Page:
Robust Control Theory and Design
Robust Control Applications
Predictive Control and Indentification
Signal Processing and Communications
Medical Applications of Information Engineering
Computer Vision and Robotics
Artificial Intelligence and Decision Support
Professor K. Glover
Dr M.C. Smith
Dr G. Vinnicombe
The research activity in control system design methodologies continues to be productive with many extensions and practical applications.
The problem of finding low order H¥ Loop Shaping controllers has been studied in detail and a useful design method has been developed(J147) . This technique has been extended to decentralized and simultaneous control problems(J94). An effective method for dealing with actuator saturation within a robust control framework has also been developed(J95). The development of means of capturing and exploiting the inherent robustness of feedback systems, in order to reduce the apparent conservatism of current design techniques, has continued(J146).
Research effort has continued on input-output approaches to control systems. A generalisation of the gap metric for uncertainty studies in nonlinear feedback systems was developed(J48,J49). An approach to the computation of an induced norm for nonlinear systems was pursued(J123). Results on repetitive control were presented(J75). Research was carried out into passive and active vehicle suspensions. Theoretical work using a mechanical network approach investigated capabilities and limitations of various schemes from a fundamental point of view(J131,J132).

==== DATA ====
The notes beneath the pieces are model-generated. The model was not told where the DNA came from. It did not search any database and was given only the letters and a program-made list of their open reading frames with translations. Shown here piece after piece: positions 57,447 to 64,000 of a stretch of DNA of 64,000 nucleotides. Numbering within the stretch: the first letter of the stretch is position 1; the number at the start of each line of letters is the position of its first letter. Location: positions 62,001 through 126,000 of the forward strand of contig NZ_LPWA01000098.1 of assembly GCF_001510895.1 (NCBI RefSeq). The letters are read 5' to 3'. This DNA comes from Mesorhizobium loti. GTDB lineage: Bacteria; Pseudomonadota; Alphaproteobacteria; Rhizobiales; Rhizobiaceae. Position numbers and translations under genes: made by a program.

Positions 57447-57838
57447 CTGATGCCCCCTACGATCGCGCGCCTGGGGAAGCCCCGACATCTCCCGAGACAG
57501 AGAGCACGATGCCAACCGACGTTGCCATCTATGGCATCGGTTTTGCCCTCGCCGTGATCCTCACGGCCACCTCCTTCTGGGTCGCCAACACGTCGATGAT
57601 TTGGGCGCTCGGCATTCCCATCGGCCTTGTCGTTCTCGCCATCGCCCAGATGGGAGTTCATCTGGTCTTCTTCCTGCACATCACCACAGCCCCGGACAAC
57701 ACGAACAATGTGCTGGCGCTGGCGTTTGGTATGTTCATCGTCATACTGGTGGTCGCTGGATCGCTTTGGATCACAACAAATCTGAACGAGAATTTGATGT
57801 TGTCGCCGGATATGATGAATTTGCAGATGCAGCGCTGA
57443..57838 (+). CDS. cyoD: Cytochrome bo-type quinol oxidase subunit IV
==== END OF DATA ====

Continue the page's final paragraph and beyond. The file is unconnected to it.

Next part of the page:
Sampled-data systems are being studied in detail and an effective design procedure was given(J11) for this class of system. The previous work on model order reduction of dynamic systems has been partially generalised to uncertain systems, parameter varying systems and certain nonlinear systems(J7,J14,J152).
Professor K. Glover
A substantial experimental activity has been initiated on the control of internal combustion engines to meet future emissions legislation. This work is sponsored by the Ford Motor Company and the EPSRC and is joint with the IC engines activity describe in Section A. Initially a fully instrumented engine test cell with a dynamic dynamometer is being commissioned for transient testing.
An aircraft model based on the HIRM (High Incidence Research Model) of DERA has been designed and built. This is to be used for the evaluation of novel control laws and has undergone initial wind-tunnel tests using a rapid prototyping environment(J105).
Controller designs for the HIRM were produced for the GARTEUR design challenge (see below) using H¥ loop shaping methods with success(J106,J107).